Hormone Imbalance in Women - What You Need to Know

Hormones are extremely important signals and even a slight shift can have a significant effect on your body.

Hormone Imbalance in Women - What You Need to Know

Hormones are extremely important signals and even a slight shift can have a significant effect on your body.

What are hormones?

Hormones are chemicals produced by different glands and tissues in your body and are responsible for carrying messages to your organs, skin, muscles, and other tissues through the bloodstream, telling them what function to perform and when to do them.

Over 50 hormones have been identified in the human body so far and they  regulate processes in the body, including:

  • appetite and metabolism
  • sleep-wake cycles
  • heart rate
  • sexual function
  • reproduction
  • growth and development
  • general mood
  • stress levels
  • body temperature

What is hormone imbalance?

A hormonal imbalance happens when you have too much or too little of a certain hormone, such as progesterone, testosterone, estrogen, insulin, cortisol, thyroxine, or androgens.

Hormones are powerful signals, and even just a slight change can have a significant effect on your body.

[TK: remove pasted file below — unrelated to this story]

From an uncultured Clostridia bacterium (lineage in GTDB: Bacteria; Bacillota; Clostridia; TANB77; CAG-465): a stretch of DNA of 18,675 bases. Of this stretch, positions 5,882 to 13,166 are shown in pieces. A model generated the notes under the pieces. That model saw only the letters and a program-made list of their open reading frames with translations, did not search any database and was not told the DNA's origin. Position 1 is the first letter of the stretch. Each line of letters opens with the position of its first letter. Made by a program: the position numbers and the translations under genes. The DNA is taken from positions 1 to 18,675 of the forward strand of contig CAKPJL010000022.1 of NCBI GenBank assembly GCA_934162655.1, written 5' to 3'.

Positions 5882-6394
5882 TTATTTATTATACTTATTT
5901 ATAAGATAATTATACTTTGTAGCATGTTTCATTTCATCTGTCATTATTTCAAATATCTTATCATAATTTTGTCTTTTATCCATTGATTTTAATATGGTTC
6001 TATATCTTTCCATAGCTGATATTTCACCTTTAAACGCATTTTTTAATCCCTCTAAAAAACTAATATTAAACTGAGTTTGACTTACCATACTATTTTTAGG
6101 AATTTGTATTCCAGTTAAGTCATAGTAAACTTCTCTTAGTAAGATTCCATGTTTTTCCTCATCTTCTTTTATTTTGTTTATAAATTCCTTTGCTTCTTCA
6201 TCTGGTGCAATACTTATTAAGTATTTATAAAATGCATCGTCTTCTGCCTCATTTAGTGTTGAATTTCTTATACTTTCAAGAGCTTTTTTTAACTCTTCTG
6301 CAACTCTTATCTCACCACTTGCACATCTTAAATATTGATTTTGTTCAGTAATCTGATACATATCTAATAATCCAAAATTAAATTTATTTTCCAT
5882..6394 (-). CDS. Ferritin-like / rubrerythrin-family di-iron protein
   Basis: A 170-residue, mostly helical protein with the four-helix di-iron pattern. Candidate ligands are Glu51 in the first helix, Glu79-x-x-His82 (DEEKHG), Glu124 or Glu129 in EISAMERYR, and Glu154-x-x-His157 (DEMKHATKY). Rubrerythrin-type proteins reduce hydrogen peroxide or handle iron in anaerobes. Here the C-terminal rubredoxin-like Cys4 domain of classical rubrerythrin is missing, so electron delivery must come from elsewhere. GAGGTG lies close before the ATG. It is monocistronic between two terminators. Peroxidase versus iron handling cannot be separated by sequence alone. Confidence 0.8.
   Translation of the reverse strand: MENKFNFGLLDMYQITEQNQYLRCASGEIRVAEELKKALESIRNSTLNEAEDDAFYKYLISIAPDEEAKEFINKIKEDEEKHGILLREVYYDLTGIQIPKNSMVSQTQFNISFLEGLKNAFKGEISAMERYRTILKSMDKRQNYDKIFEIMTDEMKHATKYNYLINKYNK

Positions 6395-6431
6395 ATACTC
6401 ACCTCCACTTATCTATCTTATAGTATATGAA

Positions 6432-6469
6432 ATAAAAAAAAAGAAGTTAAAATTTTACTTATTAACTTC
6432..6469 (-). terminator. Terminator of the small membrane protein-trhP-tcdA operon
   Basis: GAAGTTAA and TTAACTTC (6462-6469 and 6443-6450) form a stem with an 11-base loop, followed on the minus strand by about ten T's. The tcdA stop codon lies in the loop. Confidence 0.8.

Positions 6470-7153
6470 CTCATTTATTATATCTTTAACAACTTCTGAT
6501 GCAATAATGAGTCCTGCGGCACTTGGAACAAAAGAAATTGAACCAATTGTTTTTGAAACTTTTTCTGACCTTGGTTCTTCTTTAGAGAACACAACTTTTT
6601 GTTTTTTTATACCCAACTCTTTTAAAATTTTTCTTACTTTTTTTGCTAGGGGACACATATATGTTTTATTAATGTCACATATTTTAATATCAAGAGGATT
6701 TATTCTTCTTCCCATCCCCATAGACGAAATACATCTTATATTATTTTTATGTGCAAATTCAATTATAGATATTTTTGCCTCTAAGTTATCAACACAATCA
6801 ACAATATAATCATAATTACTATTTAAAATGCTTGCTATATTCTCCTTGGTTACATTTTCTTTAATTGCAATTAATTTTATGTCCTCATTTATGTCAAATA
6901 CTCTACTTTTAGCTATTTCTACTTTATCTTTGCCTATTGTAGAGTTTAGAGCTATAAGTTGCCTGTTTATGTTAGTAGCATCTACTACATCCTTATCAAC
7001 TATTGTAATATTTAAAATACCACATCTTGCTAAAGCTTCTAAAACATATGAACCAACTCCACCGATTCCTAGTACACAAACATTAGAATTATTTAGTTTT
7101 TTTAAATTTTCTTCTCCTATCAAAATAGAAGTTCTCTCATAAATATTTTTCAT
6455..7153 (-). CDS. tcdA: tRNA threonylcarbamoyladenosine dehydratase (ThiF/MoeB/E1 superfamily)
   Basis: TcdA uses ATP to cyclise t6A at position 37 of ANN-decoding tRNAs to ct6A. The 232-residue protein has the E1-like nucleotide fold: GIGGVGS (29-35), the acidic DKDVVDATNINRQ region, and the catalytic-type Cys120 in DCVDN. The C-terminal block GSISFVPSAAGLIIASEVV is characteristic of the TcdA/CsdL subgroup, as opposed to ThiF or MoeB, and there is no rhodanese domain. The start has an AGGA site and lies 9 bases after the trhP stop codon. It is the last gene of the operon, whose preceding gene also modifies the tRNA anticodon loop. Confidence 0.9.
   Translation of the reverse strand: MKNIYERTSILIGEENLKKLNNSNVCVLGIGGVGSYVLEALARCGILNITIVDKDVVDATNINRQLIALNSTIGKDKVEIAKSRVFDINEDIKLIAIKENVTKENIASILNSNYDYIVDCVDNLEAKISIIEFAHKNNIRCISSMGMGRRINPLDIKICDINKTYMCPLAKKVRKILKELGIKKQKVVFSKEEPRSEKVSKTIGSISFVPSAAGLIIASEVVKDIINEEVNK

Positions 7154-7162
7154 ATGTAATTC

What causes hormone imbalances in women?

There are lots of possible causes of hormonal imbalance in women. Some of the most common reasons for a hormonal imbalance are:

  • Menopause
  • Pregnancy
  • Breastfeeding
  • Premature menopause
  • Hyperthyroidism
  • Hypothyroidism
  • Hypogonadism
  • Primary ovarian insufficiency
  • PCOS
  • Cushing syndrome
  • Benign or cancerous tumors
  • Congenital adrenal hyperplasia
  • Medications
  • Cancer treatments
  • Eating disorders
  • Stress
  • Hormone therapy (HRT)
  • Thyroiditis
  • Diabetes

What medical conditions can hormone imbalance cause?

Dozens of medical conditions are caused by hormone issues. Some of the most common hormone-related conditions for women and people assigned female at birth include: